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Amendments for Liberty
Mark Levin’s new book shows how to restore the Founders’ original vision of government.


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Hans A. von Spakovsky

Mark Levin’s new book (The Liberty Amendments: Restoring the American Republic, published by Simon & Schuster) should be required reading for conservative bloggers, reporters, radio talk-show hosts, state legislators, members of Congress, and grassroots activists all over America. It provides a coherent plan to restore our constitutional republic, reversing the damage inflicted by the Progressive movement over the past 100 years, and preventing us from sliding into financial and economic ruin because of a profligate political class unable to curb its spending.

Levin sounds the warning about the “necessity and urgency of restoring constitutional republicanism and preserving the civil society from the growing authoritarianism of a federal Leviathan.” Using original sources, such as James Madison’s notes from the Constitutional Convention, as well as the extensive discussions in the Federalist Papers, Levin explains the intent of the Framers to establish a federal system with a central government of limited powers balanced by sovereign state governments.

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Levin reviews the history of constitutional changes, such as the 16th and 17th Amendments, which greatly increased the power of the federal government. The 16th Amendment’s legalization of a national income tax gave the federal government the financial capacity to vastly expand its size and spending, leading to the dire fiscal mess that so perplexes Washington today. And the 17th Amendment’s requirement of popular election of senators eliminated an important check the Framers had placed on the federal government — the representation of state governments in the U.S. Senate. While basic civics classes teach about the horizontal checks and balances of the legislative, executive, and judicial branches, they ignore the fact that state control of the U.S. Senate was seen as an essential, second vertical check on the power of the federal government.

It is unlikely that the Constitution would have been ratified without this essential feature preserving the “balance of power” between the states and the federal government. Levin eloquently describes the “critical blow” the 17th Amendment struck to our federalist structure:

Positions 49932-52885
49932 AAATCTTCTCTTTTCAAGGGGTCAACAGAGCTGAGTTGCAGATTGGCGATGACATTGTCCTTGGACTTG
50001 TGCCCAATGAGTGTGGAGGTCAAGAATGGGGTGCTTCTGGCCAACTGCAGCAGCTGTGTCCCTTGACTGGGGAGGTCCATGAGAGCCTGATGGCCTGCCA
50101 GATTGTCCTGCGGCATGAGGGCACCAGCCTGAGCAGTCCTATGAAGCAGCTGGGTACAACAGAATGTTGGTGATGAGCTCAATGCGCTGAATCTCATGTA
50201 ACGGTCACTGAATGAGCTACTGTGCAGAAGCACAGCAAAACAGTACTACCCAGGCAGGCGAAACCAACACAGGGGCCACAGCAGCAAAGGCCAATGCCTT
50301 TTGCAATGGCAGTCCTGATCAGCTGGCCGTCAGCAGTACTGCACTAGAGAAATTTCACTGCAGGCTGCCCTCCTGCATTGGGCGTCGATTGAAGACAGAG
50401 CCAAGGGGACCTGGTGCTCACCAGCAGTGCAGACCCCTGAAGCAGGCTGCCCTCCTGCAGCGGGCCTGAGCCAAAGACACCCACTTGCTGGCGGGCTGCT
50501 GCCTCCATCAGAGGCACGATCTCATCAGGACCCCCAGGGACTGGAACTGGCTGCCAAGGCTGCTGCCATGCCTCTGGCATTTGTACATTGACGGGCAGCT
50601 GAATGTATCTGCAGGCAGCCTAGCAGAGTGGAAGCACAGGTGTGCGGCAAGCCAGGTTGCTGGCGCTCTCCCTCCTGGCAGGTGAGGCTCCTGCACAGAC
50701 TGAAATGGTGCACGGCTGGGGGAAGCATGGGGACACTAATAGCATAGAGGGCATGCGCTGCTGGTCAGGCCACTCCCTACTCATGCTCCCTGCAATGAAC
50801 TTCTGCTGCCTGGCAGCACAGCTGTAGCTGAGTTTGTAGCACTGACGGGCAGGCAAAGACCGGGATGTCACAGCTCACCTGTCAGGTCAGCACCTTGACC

The long silence of the states had begun. The states no longer had a legislative venue, or any venue, to influence directly the course of the federal government. This contributed significantly to the dismantlement of the states’ traditional and exclusive areas of governing responsibility. As a result, today the federal government fills whatever areas of governance and even society it chooses. State sovereignty exists mostly at the will of the federal government. The federal government’s limited nature under the Constitution was transmuted into the kind of decentralized power structure the Framers worked so diligently to thwart.

Levin also describes the effects of key Supreme Court decisions, including Wickard v. Filburn (1942) and the recent approval of Obamacare in NFIB v. Sebelius (2012), outlining how the Court has vastly expanded the power of both the judiciary and Congress far beyond what was intended. His account of how the Supreme Court surrendered to President Roosevelt’s threats in the 1930s and relaxed its strict adherence to the Commerce Clause, destroying the limits on the power of the federal government in the Constitution, is depressing. But it makes a key point undergirding Levin’s argument that we need structural changes to restore constitutional governance: People are fallible; hence we cannot depend on judges, politicians, or government bureaucrats to always act in a principled manner.

Levin also explains how Congress has fueled the massive increase in power of the executive branch by delegating “unconstitutionally lawmaking power to a gigantic yet ever-growing administrative state.” Levin’s description of a constantly expanding bureaucracy staffed by unaccountable federal civil servants is chilling. In 2011 alone, bureaucrats issued 3,807 new regulations when Congress passed only 81 laws signed by the president. In 2012, the Obama administration imposed $236 billion in new regulatory costs on our economy.

Having worked in two different federal agencies, I know from personal experience that Levin’s warnings about the dangers “unleashe[d] on society” by all these rules and regulations promulgated by faceless bureaucrats are right on target. The incontestable result of this aggregation of power in the central government is the imposition of “social engineering and central planning . . . in search of the ever-elusive utopian paradise.”



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